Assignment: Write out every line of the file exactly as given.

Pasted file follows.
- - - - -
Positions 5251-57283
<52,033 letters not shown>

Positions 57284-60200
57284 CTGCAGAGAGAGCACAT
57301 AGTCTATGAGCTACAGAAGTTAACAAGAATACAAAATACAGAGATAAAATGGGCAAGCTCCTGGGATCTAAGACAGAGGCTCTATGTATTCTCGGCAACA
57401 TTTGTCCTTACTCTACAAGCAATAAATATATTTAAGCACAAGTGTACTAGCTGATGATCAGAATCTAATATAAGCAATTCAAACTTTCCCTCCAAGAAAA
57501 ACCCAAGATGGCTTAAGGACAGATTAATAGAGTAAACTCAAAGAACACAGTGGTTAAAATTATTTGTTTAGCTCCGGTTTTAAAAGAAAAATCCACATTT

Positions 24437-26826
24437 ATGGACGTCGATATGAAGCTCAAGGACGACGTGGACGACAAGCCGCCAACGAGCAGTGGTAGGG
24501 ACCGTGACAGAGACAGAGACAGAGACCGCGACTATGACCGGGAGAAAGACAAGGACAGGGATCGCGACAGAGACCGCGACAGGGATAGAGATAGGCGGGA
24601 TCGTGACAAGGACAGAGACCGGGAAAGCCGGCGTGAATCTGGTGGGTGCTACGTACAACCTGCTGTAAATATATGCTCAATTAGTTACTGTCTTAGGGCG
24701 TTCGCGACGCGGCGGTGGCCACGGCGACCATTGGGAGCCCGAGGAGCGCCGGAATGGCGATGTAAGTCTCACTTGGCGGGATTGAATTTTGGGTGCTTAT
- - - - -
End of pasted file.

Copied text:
Positions 5251-57283
<52,033 letters not shown>

Positions 57284-60200
57284 CTGCAGAGAGAGCACAT
57301 AGTCTATGAGCTACAGAAGTTAACAAGAATACAAAATACAGAGATAAAATGGGCAAGCTCCTGGGATCTAAGACAGAGGCTCTATGTATTCTCGGCAACA
57401 TTTGTCCTTACTCTACAAGCAATAAATATATTTAAGCACAAGTGTACTAGCTGATGATCAGAATCTAATATAAGCAATTCAAACTTTCCCTCCAAGAAAA
57501 ACCCAAGATGGCTTAAGGACAGATTAATAGAGTAAACTCAAAGAACACAGTGGTTAAAATTATTTGTTTAGCTCCGGTTTTAAAAGAAAAATCCACATTT

Positions 24437-26826
24437 ATGGACGTCGATATGAAGCTCAAGGACGACGTGGACGACAAGCCGCCAACGAGCAGTGGTAGGG
24501 ACCGTGACAGAGACAGAGACAGAGACCGCGACTATGACCGGGAGAAAGACAAGGACAGGGATCGCGACAGAGACCGCGACAGGGATAGAGATAGGCGGGA
24601 TCGTGACAAGGACAGAGACCGGGAAAGCCGGCGTGAATCTGGTGGGTGCTACGTACAACCTGCTGTAAATATATGCTCAATTAGTTACTGTCTTAGGGCG
24701 TTCGCGACGCGGCGGTGGCCACGGCGACCATTGGGAGCCCGAGGAGCGCCGGAATGGCGATGTAAGTCTCACTTGGCGGGATTGAATTTTGGGTGCTTAT